Before WATERMAN, SMITH and MARSHALL, Circuit Judges.
The two tankers involved in this litigation collided in the Kill van Kull, one of the busier waterways in the New York Harbor area, at about 4:45 A.M. on January 6, 1959. It was a cold night with the temperature at about 10degree above zero, Fahrenheit.
The Otco Bayway was adrift broadside in the ship-channel. She was ice-encrusted, the ice in some places being as much as two feet thick. Her anchors were frozen forward, her capstans and windlasses, the deck claw holding the anchor chain and the hawser pipe were all ice-encrusted. It was planned that she would dock at Constable Hook, but, preparatory to docking, it was discovered that her engines could not be stopped when the bridge siznalled such an order. She avoided hitting the dock, swung back into the channel, and thereafter her Chief Engineer disconnected her fuel lines. She was neither at anchor, nor with power, at the time of the collision.
The Atlantic Prince was under way, escorted by two tugs, at a speed of 5 or 6 knots an hour when about a mile and a half from the Otco Bayway.
The versions of what followed that led up to the collision were, as stated by the trial judge, 194 F.Supp. 920, 923, dissimilar. Suffice it for now to say that libelant-appellant maintains on appeal "that the sole cause of the collision was the failure of the Atlantic Prince to pay any attention to her navigation. She ran down a motionless vessel because she didn't look, didn't see and didn't hear" - and that respondent-appellee maintains on appeal "that the sole cause of the collision was the gross negligence of the Otco Bayway and her general apathy at and prior to the collision."
The trial judge made detailed findings of fact and extracted therefrom his conclusion that the negligence of both vessels equally contributed to the collision. These findings and conclusions are contained in his written opinion, reported at 194 F.Supp. 920. We affirm the interlocutory decree based thereon.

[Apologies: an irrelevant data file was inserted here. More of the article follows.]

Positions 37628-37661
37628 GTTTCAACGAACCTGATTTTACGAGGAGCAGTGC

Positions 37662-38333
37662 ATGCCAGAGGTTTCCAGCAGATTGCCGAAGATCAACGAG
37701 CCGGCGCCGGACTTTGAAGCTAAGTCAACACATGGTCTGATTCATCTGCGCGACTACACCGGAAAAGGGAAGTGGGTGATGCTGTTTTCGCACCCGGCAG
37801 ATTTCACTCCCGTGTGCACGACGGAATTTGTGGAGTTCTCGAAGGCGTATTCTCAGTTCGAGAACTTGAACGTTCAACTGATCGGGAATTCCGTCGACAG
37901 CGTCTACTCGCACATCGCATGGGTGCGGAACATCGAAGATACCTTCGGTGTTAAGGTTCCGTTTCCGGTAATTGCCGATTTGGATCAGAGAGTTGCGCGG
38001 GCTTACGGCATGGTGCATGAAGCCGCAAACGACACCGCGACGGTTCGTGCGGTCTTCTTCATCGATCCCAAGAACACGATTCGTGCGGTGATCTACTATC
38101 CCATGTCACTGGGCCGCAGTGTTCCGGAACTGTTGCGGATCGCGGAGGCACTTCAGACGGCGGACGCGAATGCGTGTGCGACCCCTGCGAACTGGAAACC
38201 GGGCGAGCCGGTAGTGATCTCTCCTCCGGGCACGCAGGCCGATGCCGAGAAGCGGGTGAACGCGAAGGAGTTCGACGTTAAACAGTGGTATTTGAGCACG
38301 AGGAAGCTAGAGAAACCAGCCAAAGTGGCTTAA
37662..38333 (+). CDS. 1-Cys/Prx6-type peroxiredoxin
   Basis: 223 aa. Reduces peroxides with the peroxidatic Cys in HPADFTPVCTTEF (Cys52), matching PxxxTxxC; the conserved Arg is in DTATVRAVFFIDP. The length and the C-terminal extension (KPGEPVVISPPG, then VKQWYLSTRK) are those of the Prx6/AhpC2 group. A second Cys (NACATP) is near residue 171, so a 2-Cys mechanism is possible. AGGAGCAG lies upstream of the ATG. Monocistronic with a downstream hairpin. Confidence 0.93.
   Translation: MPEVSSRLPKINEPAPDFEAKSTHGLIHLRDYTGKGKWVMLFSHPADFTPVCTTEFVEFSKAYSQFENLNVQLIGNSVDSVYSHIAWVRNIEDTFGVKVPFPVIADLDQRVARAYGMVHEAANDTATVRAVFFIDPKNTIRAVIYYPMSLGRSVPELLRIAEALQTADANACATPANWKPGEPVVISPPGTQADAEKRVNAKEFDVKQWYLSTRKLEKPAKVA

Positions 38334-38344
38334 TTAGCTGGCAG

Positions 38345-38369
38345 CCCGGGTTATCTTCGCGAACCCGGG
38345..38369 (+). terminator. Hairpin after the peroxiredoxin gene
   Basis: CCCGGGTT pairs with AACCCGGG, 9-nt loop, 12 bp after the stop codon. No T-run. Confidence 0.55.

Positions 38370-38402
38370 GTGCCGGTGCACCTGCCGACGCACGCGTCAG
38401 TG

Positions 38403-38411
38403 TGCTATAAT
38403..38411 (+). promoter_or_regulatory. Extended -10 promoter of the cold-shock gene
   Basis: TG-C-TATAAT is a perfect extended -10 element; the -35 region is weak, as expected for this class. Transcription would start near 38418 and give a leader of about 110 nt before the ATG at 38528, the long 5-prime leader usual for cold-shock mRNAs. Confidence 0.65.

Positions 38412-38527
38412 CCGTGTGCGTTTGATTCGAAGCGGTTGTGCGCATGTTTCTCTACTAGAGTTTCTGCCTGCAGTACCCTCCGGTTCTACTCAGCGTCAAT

The Atlantic Prince, being guilty of statutory faults, was unable to rebut the presumption that this guilt contributed to the collision. It could only countercharge that the collision was caused by the poor seamanship shown by the crew of the Otco Bayway. Despite the obvious peril to shipping that she permitted herself to be, the Otco Bayway defends herself by emphasizing her helplessness and would have us overlook the fact that this helplessness was created when her fuel lines were disconnected. Nor is the finding of fact by the trial judge that she sounded a series of short blasts rather than a continuous sound a "clearly erroneous" finding. Before reaching his result the judge carefully weighed and discussed the conflicting testimony of many witnesses, 194 F.Supp. 920, 927-928. This statutory fault the Otco Bayway seeks to overcome by claiming the fault was prior in time to the faults of the Atlantic Prince; that her helplessness was clearly observable, or ought to have been clearly observable, by the Atlantic Prince; and that therefore the doctrine announced in The Syosset, 71 F.2d 666 (2 Cir., 1934); and in The Bellhaven, 72 F.2d 206 (2 Cir., 1934); and in Chemical Transporter, Inc. v. M. Turecamo, Inc., etc., 290 F.2d 496 (2 Cir., 1961), applies to her, and her negligence was not a contributing cause of the collision. This claim is invalidated by the finding that this helplessness was not conveyed to the Atlantic Prince by proper signals, and the Atlantic Prince, though burdened, could hardly be expected to assume that the Otco Bayway, broadside of one of the busiest channels in the harbor, could not make headway. Actually, the Otco Bayway was in motion, for, according to the facts set up in her brief, at 4:20 A.M. she was broadside to the wind headed in a westerly direction under the influence of the elements, and prior to that time she, left to the mercy of the northwest wind, had begun to drift toward Staten Island - in summary, she was drifting away from the Atlantic Prince.